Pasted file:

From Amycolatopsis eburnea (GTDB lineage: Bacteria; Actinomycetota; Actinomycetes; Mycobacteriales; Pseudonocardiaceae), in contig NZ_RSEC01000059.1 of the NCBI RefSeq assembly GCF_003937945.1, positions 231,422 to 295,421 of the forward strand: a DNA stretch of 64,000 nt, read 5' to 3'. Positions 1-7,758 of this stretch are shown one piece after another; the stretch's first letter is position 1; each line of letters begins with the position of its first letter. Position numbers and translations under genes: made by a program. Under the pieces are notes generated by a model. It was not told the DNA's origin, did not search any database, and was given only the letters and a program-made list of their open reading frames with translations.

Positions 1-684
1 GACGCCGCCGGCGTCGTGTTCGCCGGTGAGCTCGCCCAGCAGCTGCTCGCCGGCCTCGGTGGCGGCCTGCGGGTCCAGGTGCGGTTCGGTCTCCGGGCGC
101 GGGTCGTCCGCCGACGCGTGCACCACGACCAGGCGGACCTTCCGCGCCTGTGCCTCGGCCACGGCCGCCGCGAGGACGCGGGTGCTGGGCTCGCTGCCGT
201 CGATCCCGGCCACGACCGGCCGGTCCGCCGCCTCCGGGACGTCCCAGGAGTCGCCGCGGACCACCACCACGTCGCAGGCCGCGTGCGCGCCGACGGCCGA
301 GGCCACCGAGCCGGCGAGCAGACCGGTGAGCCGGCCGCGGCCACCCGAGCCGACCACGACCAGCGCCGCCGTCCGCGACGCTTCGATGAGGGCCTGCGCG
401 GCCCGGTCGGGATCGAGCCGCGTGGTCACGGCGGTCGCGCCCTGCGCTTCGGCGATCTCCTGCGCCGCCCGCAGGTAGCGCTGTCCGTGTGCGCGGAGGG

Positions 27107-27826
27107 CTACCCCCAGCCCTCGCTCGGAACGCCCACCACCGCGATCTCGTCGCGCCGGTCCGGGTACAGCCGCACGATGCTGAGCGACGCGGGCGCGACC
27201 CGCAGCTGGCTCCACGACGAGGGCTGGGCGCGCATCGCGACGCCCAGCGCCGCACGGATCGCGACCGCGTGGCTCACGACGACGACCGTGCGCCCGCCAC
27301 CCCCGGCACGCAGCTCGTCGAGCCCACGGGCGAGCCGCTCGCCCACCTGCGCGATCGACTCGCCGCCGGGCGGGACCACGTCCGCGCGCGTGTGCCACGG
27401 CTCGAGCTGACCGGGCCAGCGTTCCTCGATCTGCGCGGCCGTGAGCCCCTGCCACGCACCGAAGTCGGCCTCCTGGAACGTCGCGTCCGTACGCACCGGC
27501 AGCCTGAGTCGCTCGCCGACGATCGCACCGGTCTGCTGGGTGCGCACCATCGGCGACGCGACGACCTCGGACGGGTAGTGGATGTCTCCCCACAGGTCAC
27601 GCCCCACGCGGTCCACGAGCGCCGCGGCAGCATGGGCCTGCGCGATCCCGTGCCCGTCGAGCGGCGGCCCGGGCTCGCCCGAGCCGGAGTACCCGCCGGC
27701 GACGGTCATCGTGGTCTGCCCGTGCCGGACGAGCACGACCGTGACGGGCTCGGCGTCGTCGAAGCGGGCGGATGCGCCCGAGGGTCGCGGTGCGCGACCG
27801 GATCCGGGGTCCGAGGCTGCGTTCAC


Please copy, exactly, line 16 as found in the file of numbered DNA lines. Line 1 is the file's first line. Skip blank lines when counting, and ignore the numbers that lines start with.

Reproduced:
27801 GATCCGGGGTCCGAGGCTGCGTTCAC